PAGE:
"ALL RIGHT, I'M READY. I'M GONNA HAVE A BURGER AND THEN I'M GONNA START SERIOUSLY DRINKING."
Moo and his friends are being treated to the fluttery presence of best friends Karen Vega and Katie Mesa, who got to know them by becoming devoted posters to the message boards of NJGuido. Both are 21 and small, with long brown hair. They showed up at the palace for a visit the afternoon before with such equally bouncy energy that a newcomer could tell them apart only by the color of their bandannas (one wore red and the other wore blue).
Today, in one of the bedrooms off the kitchen, Mesa, an aspiring actress who studies at a conservatory in Manhattan, is giving a guy a massage on one bed. Vega, a college student who is sometimes called Sparkplug, is sitting on the other bed with Craig Caracozza, 23, who is sometimes known by his NJGuido message board name, Joe C. He is drinking a Bacardi and cranberry to get rid of a headache. At some point, Sparkplug lies on her side and asks Joe C. for a massage, but instead, he just slaps her bottom. She laughs.
The group is discussing what it means to be guido. They say one needn't be Italian.
"It's a state of mind," says Joe C. "You should make a Guidopoly." He means a board game, like Monopoly.
"What would you have?" asks Mesa.
"Temptations, Seaside, boardwalk, a Deko Lounge," says Joe C.
"A pizzeria!" adds Mesa.
"A pizzeria?" asks Joe C, in a dismissive tone.
"It's going out, partying, dancing, clubbing," says Sparkplug.
"Having fun," says Joe C., who wears a Coach visor and a shirt that says Italia. Friends describe Joe C. as the "ultimate guido." He studies at William Paterson University in Wayne, N.J., with hopes of becoming a gym teacher, drives a paprika-colored Mercedes Kompressor and, perhaps more than anyone, understands that being guido is an aspiration to carefully crafted gorgeousness.
Joe C., Moo and many other guidos get their hair shaped into what Moo calls the "guido cut" -- short on the sides and gelled into long spikes on top. They still favor gold chains, but their fashion is current clubwear. Moo likes Diesel, Boss by Hugo Boss, Buffalo, Ted Baker, Ben Sherman, Seven and Dolce & Gabbana, and he buys something new every weekend. For going out, Joe C., Moo and Co. like tank tops and anything else that will evidence countless gym hours spent on "pecs, abs, tris and bis." On Saturday night, for example, Moo wears a muscle tee, the sleeves of which he has snipped to make room for his bulging biceps.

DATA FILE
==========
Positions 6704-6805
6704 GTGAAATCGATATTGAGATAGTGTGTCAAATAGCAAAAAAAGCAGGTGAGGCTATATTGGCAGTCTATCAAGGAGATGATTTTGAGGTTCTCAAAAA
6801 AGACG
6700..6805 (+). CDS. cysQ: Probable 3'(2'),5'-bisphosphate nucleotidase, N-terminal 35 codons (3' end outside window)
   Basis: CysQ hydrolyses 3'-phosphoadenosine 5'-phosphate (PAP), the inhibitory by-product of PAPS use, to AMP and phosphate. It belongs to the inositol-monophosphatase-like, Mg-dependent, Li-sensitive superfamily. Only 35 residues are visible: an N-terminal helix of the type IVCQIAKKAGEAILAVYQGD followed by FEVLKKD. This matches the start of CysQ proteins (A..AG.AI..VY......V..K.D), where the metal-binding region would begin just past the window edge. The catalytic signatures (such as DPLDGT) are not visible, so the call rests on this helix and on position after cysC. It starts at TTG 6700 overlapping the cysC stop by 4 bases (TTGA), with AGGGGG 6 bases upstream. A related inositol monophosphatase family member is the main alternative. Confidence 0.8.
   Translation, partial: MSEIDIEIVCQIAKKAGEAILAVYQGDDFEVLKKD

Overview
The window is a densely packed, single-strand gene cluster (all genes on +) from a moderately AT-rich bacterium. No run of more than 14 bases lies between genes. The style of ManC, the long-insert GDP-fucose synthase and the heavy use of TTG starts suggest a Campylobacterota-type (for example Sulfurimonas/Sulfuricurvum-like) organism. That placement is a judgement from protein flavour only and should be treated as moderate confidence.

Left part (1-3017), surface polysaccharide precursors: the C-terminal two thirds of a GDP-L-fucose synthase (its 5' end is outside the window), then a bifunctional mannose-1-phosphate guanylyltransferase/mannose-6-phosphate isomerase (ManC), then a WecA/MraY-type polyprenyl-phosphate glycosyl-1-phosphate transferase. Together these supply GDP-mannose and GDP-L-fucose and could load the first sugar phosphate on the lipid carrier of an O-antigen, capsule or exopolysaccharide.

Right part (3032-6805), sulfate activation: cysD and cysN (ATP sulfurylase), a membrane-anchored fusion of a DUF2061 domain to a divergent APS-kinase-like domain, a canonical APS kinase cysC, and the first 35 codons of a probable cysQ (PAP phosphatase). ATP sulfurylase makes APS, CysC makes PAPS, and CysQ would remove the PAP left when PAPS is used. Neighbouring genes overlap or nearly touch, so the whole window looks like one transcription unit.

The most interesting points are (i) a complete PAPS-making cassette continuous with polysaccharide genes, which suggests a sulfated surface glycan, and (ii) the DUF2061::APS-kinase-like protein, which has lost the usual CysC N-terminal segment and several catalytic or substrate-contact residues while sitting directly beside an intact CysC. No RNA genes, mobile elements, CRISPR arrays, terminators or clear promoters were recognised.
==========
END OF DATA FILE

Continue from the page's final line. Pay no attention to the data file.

Guidos may live in one of the few realms of the straight world in which men are as preciously groomed as women. The quest for perfection is what prompts one of the Moo's friends to bring an electric nose hair trimmer to the palace. It's why Moo shaves his chest and back -- and why Joe C. shaves his back and arms and sometimes his legs.
"That's guido," Sparkplug says.
Joe C. also gets his eyebrows waxed, a fact he reveals casually, only to be unnerved when an outsider expresses astonishment. He asks several guys who pass by the bedroom door whether they also wax their eyebrows and seems relieved when the third guy says he does. It seems to confirm to Joe C. that he is potently macho.
Mesa pipes up: "Guys are more girlier than girls these days."
Moo Over Miami
The guido lifestyle is not made for wives and children, or other things that get in the way of fun. As one of the guys puts it when asked if he has a girlfriend: "Depends who's asking."
Moo and his guy friends partied in Miami for five nights this spring and didn't make it to bed earlier than 7 a.m. Some weeks later, they celebrated the broken engagement of the oldest member of their crew (computer programmer Tony Gasperino, 29) by renting a stretch Navigator and embarking on what Moo dubbed a Born-Again Bachelor party. ("One of the drunkest nights ever," he says.) That this is a lifestyle only for the young seems to be clear to Moo, who acts like he has to get all his partying in now before it's too late.
In one of his essays on NJGuido, Moo quotes himself like he's quoting Thoreau:
" 'One minute awake is a minute of youth, one minute of sleep is a minute of old age.' (Anthony Moussa)"
One day at lunch, Moo says, "I don't like downtime. Downtime stinks." He's drinking an Amstel Light after finishing some sort of spiked mango drink. "You know what'll really give me an anxiety attack?"
© 2003 The Washington Post Company